Thai Airways faces court ruling on landmark debt rescue plan

Thai Airways faces court ruling on landmark debt rescue plan

A fleet of Thai Airways International jets parks on the tarmac of Suvarnabhumi airport after Covid-19 grounds air travel. (Photo by Wichan Charoenkiatpakul)
A fleet of Thai Airways International jets parks on the tarmac of Suvarnabhumi airport after Covid-19 grounds air travel. (Photo by Wichan Charoenkiatpakul)

Thai Airways International, the nation’s flagship carrier, faces one of its biggest challenges in its 60-year history, with the Central Bankruptcy Court set to rule on its debt restructuring on Monday.

The court will decide whether the airline can proceed with its plan to rehabilitate its debt. The company, which had total liabilities of 332.2 billion baht at the end of June, is one of the nation’s most high-profile debt cases.

The coronavirus pandemic has devastated the global travel industry, forcing airlines to suspend flights, lay off employees and seek financial help from governments and investors. Industry strains have been mounting in Asia, with Singapore Airlines eliminating about 20% of its workforce. THAI creditors are likely faced with a protracted process: the company is estimating that the rehabilitation process could take as long as seven years.

“The court’s debt rehabilitation approval is just a tiny step,” said Chanchai Chaiprasit, chief executive officer of PricewaterhouseCooper’s Thai unit. “It’s an uphill task to come up with a debt plan that would satisfy banks, aircraft lessors, suppliers and other lenders.”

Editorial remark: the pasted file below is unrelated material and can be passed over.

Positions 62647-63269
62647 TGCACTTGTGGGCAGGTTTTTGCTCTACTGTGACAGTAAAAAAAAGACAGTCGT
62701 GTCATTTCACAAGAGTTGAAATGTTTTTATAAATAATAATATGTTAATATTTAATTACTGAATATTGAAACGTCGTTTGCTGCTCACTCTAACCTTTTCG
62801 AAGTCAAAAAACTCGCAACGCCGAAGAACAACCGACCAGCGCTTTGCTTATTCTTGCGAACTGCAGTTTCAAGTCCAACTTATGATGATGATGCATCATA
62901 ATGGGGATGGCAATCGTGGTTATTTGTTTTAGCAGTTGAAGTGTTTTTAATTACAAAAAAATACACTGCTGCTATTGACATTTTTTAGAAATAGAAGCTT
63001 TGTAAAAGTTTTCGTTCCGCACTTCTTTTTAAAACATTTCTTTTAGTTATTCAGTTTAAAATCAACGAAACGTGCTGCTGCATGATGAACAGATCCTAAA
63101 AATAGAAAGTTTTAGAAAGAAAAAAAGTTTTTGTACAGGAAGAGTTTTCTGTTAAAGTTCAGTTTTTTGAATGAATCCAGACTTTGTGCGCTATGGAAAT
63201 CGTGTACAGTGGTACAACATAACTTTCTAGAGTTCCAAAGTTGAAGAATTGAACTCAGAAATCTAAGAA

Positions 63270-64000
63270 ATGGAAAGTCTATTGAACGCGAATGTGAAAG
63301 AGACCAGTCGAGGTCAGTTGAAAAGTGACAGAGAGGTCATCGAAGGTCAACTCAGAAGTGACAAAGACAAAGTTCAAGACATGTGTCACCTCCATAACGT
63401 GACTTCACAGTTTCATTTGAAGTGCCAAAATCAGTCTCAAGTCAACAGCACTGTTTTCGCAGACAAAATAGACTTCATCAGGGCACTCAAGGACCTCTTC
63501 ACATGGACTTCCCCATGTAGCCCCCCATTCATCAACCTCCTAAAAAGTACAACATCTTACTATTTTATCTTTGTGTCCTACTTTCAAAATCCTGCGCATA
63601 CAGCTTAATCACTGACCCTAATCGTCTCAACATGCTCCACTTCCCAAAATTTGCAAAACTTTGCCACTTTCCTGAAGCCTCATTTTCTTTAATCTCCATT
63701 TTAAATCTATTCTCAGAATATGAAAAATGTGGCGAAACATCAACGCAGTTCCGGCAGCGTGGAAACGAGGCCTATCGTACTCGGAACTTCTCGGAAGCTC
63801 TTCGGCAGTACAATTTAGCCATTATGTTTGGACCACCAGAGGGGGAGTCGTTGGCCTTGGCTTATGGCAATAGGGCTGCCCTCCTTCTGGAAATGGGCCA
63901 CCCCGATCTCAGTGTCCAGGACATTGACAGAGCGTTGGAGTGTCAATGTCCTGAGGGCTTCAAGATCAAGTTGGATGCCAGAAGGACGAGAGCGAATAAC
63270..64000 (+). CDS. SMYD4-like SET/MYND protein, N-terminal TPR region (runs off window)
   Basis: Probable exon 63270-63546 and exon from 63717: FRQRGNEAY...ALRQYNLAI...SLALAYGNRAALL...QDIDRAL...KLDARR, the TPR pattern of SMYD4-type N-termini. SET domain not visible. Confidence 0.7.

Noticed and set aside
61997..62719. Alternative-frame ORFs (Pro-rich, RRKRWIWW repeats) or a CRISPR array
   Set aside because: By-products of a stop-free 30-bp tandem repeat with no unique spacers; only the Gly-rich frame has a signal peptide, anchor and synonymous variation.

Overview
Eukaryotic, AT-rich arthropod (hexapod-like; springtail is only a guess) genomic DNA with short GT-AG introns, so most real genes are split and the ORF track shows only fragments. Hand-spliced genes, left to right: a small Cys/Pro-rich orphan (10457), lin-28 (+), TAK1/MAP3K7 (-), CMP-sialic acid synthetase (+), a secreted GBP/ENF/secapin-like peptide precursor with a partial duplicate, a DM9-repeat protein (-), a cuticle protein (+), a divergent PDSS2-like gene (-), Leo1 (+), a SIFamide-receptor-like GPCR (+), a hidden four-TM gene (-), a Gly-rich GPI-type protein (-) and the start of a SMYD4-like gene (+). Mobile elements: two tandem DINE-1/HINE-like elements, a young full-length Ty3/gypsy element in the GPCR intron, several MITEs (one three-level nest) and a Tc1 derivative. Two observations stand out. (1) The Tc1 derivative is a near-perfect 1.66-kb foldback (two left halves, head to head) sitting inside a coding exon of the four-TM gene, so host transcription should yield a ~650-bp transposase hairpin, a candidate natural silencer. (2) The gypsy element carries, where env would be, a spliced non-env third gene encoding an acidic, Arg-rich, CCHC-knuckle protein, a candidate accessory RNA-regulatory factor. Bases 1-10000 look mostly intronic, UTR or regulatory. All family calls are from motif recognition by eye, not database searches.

Court’s ruling

The court judge will rule if THAI can proceed with the appointment of EY Corporate Advisory Services and the carrier’s board members as debt rehabilitation planners. A favourable ruling will allow THAI to start talks soon with debt-holders on the terms of restructuring the dues.

THAI was also dealt a further blow recently, when the Transport Ministry identified potential corruption in underpricing of tickets and excessive overtime costs. The Finance Ministry owns around 48% of THAI, according to an August filing.

The airline had defaulted on loans and bonds totaling 85 billion baht, or 33.1% of its total assets, according to its latest statement on July 22. It reported a net loss of 28 billion baht in the first half of this year, a more-than-fourfold jump from 6.44 billion baht during the same time a year ago as the carrier cancelled scheduled flights from April to comply with government rules to contain the pandemic.


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